A POST HERE SEVERAL MONTHS AGO closed with the “Really Odd Fact” that blenny-like pearlfish (Periclimenes imperator) have a habit of taking up residence in the … well…rear ends of sea cucumbers.
The overall post, “Sea Cucumbers – Superheroes of the Sea,” was about the fact that sea cucumbers, often ignored as inert, unimportant creatures, actually had a lot to recommend them.
THE PEARLFISH/CUCUMBER EQUATION
The pearlfish/cuke interaction is generally described as commensal relationship, but that term implies a mutually beneficial arrangement between two organisms. But in this case, it’s not clear the sea cucumber has much say in the equation. Or benefit.
PEARLFISH FILM AT 11!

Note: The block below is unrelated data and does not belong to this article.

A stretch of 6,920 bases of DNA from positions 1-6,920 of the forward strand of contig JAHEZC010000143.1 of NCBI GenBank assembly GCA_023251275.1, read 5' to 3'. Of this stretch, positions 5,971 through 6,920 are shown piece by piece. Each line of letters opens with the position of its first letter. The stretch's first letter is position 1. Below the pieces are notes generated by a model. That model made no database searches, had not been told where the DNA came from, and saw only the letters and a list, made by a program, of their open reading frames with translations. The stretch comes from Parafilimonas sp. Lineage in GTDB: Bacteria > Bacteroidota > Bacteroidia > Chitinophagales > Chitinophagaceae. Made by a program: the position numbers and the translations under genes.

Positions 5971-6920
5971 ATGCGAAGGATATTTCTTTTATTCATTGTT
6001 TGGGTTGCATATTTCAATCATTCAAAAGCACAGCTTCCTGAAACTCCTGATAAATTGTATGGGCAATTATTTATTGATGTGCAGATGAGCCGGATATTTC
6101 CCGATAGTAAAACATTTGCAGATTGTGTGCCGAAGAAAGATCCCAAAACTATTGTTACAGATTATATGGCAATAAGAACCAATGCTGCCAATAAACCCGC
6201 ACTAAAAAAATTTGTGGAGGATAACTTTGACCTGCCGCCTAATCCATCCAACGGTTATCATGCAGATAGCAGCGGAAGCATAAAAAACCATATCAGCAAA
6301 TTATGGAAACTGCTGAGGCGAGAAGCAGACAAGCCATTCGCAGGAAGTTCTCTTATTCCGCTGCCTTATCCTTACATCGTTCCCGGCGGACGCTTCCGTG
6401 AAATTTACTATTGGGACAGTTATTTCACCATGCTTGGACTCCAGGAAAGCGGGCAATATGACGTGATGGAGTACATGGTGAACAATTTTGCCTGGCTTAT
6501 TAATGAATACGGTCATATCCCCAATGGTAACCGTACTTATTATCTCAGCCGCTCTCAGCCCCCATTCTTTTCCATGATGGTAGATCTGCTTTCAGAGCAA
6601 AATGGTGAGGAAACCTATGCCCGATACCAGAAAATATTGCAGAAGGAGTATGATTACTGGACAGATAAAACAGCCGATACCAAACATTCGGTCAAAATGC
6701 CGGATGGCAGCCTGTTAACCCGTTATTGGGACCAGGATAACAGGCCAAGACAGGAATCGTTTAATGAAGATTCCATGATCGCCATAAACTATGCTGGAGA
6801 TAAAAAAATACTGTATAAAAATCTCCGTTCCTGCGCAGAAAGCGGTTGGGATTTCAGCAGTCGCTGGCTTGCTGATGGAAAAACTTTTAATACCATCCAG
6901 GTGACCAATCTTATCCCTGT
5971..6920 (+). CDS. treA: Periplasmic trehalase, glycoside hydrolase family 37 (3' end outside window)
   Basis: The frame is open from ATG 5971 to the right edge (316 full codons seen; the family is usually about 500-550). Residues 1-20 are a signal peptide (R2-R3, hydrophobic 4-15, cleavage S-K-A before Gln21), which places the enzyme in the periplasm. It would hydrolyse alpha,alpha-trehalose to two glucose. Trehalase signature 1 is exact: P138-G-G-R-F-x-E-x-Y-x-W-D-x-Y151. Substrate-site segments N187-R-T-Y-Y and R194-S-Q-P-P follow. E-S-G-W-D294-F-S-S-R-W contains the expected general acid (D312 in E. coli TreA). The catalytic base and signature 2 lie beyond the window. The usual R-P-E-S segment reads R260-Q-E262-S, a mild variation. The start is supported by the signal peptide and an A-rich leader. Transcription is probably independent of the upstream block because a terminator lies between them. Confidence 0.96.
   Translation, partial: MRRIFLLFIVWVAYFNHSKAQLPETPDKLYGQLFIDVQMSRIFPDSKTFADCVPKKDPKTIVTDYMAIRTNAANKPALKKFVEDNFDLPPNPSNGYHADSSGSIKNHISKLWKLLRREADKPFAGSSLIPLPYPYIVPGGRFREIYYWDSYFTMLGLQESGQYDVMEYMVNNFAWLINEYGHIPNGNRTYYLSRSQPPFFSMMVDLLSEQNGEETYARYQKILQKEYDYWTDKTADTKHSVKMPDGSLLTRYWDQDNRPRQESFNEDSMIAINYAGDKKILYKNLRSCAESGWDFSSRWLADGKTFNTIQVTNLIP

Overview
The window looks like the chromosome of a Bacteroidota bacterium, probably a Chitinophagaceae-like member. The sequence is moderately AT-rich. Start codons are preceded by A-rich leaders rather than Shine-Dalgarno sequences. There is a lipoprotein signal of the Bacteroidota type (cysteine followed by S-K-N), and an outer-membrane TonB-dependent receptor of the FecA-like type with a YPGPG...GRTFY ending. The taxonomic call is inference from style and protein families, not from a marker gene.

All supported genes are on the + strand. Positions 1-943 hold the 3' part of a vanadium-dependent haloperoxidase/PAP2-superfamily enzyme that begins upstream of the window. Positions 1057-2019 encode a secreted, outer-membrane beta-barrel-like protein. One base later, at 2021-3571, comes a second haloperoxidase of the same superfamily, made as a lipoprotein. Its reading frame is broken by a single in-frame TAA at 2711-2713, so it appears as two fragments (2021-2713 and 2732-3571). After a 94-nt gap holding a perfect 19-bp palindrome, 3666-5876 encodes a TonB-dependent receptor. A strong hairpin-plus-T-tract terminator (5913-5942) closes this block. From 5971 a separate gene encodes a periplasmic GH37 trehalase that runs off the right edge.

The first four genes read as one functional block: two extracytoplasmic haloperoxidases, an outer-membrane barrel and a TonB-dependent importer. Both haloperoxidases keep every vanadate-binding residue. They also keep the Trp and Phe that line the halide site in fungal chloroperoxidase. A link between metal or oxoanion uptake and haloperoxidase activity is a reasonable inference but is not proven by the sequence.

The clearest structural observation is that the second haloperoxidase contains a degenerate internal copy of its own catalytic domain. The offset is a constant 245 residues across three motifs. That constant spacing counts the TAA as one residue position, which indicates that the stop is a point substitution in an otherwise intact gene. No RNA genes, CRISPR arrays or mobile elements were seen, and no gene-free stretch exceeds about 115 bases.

I’ve since come across a video from BBC Earth showing a pearlfish and a sea cuke in action. It explains a lot about the relationship.
The narrator tends to make a thing about pearlfishes’ choice of habitat as being less than desirable, considering there’s excrement involved. Well, the video’s title is “Pearlfish’s Gross Hiding Spot…Inside a Sea Cumcumber.”
Perhaps. But I have a thought. It’s that canines are renowned for having a zillion times better sense of smell than us humans.
Having owned a number of dogs, I’ve always thought that the remarkable thing is that along with their superpowers of odor-sensitivity, they appear to have no discretion at all about what they are smelling. Perhaps excrement isn’t as appealing as a nice, medium-rare steak, but dogs certainly do find it interesting.
NATURE AT WORK
In any event, fish that live in sea cukes’ posteriors are part of the natural world, and the video is elucidating. Also informative. And interesting.